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I have about 45% of my holdings in Canadian bonds with the intent that this stabilizes the total valuation even if I lose out on potential returns.

Should I include some convertible bonds in these holdings or are their equity-like features at odds with the goal of stability? If the answer is "yes", what proportion should they be of the total bonds?
 

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convertible bonds are often exchange-traded bonds. These are often unrated. There can be other negative features that can make these bonds fairly risky. Would you be able to provide an example of one or two that you have in mind.
 

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I have about 45% of my holdings in Canadian bonds with the intent that this stabilizes the total valuation even if I lose out on potential returns.

Should I include some convertible bonds in these holdings or are their equity-like features at odds with the goal of stability? If the answer is "yes", what proportion should they be of the total bonds?
I have about 5% of my fixed income component as convertible debentures. There was a period last year, around Sept / Oct. when a number of companies decided to raise money in the form of convertibles. It was a time when the market was rising quickly, and corporate spreads were still somewhat wide - so that a few attractive offerings were issue. Among the ones I picked up as new offerings were Crombie Reit, IBI Income, Primaris Reit, AG Growth and Calloway Reit. Because of the rising markets, a number of these are close to the conversion price, with a few already "in the money".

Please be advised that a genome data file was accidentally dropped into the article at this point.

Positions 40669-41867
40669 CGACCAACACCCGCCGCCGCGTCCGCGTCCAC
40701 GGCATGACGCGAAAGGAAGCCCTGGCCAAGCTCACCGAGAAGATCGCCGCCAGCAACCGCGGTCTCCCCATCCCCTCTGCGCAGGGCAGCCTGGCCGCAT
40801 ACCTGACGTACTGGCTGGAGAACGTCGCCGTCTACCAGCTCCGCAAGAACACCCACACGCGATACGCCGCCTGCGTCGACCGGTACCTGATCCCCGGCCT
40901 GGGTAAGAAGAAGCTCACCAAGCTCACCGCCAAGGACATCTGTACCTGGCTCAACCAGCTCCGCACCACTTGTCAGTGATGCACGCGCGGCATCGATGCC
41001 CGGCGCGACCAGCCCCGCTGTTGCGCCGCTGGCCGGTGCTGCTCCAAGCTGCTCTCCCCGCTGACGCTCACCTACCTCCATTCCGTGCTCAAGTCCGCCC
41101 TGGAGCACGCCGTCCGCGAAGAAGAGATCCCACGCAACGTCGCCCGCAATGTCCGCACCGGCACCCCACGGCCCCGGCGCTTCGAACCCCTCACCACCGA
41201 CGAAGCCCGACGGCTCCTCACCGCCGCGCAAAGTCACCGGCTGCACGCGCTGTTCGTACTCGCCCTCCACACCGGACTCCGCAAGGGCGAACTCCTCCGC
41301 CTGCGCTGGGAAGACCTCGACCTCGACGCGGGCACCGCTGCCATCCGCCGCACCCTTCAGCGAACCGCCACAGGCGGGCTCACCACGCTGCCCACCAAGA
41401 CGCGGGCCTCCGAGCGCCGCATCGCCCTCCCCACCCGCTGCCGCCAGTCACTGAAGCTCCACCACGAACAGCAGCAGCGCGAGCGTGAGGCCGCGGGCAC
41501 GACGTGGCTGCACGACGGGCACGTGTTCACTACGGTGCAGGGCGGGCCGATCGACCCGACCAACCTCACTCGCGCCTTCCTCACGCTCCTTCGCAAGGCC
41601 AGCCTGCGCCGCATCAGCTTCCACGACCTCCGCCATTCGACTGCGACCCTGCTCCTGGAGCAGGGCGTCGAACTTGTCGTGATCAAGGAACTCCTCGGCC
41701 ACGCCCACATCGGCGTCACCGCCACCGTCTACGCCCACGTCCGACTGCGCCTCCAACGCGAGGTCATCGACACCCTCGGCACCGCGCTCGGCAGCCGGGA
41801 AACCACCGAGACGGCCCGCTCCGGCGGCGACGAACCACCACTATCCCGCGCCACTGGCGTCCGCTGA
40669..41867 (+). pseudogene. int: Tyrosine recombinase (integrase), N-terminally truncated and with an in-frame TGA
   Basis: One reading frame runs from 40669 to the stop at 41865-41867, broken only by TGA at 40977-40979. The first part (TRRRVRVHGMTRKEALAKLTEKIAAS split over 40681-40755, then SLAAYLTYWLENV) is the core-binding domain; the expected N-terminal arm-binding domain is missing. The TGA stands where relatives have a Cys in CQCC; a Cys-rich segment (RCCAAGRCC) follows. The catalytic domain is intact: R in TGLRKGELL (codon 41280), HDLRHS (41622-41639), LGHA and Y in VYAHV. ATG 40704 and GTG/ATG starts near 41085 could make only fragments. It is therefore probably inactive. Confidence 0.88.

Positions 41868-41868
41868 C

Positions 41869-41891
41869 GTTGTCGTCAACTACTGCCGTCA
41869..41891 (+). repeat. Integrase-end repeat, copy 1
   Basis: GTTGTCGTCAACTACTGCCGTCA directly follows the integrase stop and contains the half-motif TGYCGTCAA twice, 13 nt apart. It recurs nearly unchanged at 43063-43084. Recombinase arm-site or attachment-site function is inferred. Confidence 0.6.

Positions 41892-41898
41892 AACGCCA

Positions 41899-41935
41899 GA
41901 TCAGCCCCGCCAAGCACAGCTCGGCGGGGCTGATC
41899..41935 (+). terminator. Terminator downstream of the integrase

I wouldn't go overboard with convertibles, as most are not investment grade - but the conversion feature provides some upside if you think future market conditions are favourable.
 

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" ... most are not investment grade."

that's what i was getting at.

some of these REITs - calloway & primaris are examples - have high levels of debt, are in fact paying out more in distributions to their unit trusts than they are earning, ie they are utilizing debt to fund the distributions. One has to ask if this was the reason for their debt issues last fall. If so the operation suggests a giant complicated ponzi scheme.

in addition, it's worth noting that many of these unit trust exchange-traded debentures have language written into their prospectuses to the effect that, at maturity, they may redeem with additional trust units instead of with cash. In other words, the maturity date could trigger a further dilution of trust units instead of paying back capital to the debenture holders. I recall a suggestion from an analyst that if a unit trust does not have sufficient cash for full redemption on hand six months prior to the maturity of such a debenture, the debenture holder should either prepare himself for the unit issue or else he should bail.

furthermore, i have witnessed at least one analyst boasting about his relative security in holding the debentures of a unit trust rather than the units themselves, because - he said - the debentures were debt instruments that took priority in case of default. However, other - and wiser - analysts have pointed out that most of these exchange-traded debentures are unsecured debt, so they are worth very little more than the units, if indeed anything at all.

to verify all of these details - whether debt is repayable with additional units, whether debt is secured or unsecured - is a total pain. It's necessary to cruise SEDAR to find & read the prospectuses, and because SEDAR's documents are not sub-indexed it's necessary to know the date of issue of the wretched debenture.

lastly, one has to consider the illiquidity of these debentures. They barely trade. A whiff of trouble, and the bottom can fall out of their market.
 
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